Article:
To answer your question, yes definitely had the FX button on, and have done the test you suggested, and also as many other cross-checks as I can think of with other ports/cables etc, and still can't hear the caller. As it was working fine and stopped working between uses without any change in config/cabling (and is the same on both mixers), I suspect its probably the TBU (D&R Hybrid 1 - Original Version), so i'm hoping to try a sonifex one or something similar when I can. 

Some good points and questions there Chris.


If you consider what 1980s radio had to work with, the "sound" was achieved by taking the music (from vinyl or CD) and using a processor (perhaps an Optimod for AM and an Inovonics for FM). 


Level control was essentially manual and judged using a PPM, so the source level variation was controlled (or should have been) by the time the mixer output hit the processing.


I would thus argue that the "70's/80's type music station" sound was the original source mixes plus the chosen processor.


I'm fairly sure that the current stations playing 1970s & 1980s music will have remastered the (limited) selection of tracks they play to the tastes of the station management (probably reducing the dynamic range of the original material).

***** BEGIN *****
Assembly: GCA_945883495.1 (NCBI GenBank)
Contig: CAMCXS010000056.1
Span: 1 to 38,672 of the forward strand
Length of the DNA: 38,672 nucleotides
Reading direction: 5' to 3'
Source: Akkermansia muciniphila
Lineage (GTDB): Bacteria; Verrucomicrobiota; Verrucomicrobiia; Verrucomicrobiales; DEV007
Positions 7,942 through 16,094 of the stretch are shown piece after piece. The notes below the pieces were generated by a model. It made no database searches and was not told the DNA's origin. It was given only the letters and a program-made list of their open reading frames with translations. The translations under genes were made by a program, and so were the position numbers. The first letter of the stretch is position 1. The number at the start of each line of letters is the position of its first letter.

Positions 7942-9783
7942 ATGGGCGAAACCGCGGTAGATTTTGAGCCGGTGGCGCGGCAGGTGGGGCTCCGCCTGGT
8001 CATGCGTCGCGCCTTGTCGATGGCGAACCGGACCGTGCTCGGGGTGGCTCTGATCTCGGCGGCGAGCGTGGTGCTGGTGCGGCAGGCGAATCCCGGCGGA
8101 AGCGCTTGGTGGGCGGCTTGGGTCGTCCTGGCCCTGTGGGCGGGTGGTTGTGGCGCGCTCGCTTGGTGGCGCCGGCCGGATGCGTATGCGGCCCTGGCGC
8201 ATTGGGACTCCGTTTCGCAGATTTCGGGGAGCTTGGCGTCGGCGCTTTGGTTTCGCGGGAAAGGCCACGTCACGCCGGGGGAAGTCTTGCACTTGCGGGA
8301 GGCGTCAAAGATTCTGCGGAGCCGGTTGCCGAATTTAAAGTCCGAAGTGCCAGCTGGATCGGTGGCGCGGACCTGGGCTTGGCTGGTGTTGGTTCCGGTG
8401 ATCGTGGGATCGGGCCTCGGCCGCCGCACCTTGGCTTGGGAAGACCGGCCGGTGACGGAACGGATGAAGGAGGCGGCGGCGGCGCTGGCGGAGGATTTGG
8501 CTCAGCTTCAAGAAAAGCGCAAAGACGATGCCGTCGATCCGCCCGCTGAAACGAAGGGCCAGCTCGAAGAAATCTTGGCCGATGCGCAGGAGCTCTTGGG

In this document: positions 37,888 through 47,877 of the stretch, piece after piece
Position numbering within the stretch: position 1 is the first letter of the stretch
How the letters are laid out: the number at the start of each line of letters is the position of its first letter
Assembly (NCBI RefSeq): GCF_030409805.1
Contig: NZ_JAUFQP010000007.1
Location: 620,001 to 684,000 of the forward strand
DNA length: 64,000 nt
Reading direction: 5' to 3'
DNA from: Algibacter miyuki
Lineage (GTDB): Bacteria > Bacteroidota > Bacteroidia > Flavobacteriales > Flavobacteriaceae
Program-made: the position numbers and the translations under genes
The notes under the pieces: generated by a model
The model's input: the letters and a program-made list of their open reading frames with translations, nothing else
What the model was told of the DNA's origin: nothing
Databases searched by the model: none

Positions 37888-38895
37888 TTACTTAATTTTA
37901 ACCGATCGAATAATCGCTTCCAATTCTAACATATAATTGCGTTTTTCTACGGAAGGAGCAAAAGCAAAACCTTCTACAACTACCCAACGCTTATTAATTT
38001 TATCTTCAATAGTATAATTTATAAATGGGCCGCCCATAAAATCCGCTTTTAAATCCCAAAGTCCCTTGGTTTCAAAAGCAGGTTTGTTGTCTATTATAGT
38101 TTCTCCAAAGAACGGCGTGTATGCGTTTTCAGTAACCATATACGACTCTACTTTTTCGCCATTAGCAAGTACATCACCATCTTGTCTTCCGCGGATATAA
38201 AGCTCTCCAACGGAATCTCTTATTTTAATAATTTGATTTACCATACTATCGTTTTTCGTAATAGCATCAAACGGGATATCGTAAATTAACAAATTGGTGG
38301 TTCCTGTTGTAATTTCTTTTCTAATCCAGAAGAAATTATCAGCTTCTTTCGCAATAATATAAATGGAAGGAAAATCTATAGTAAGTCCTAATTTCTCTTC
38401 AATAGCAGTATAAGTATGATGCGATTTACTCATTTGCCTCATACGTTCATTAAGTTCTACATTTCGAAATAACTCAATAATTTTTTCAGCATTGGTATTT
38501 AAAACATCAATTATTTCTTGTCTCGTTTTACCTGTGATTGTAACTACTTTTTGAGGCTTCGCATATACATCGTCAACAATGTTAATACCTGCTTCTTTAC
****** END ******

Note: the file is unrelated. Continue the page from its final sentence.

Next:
In your case, using MP3 gain will get MP3 files in the right ballpark. I don't know what loudness modelling it uses but I've found it gets MP3 files in roughly the right place.


I also like the PlayIt Live "Audio Processing" plugin for the automatic gain control feature (I don't use anything else as I've got the Behringer DSP 9024 after the mixer).


The combination of MP3 gain and the Audio Processing plug in gives the processor a fighting chance (probably as good as the 1980s MCR engineer riding the fader!).



As for your TBU question "still can't hear the caller" suggests a problem with the return from the TBU. I assume you have checked with an incoming call from a mobile, that audio comes out of the "To Mic Input" output of the Hybrid 1 and also the Hybrid 1 "holds the line" (answers the call) when the connect button is pressed.


I wasn't aware of the D&R Hybrid 1 and I must say, having had a peruse of the circuit diagram I rather like it. Essentially it works like a phone but takes the mixer connections as the mouthpiece and earpiece via transformers.


In your setup I assume you have the presenter mic on your Behringer mic channel 1 and the Hybrid 1 on mic channel 2. With the FX send (only) from mic 1 I think this would work OK if the caller only needs to hear you. 


Famous last words, but I would say the Hybrid 1 is too simple to break (!), it's got to be leads or plugging.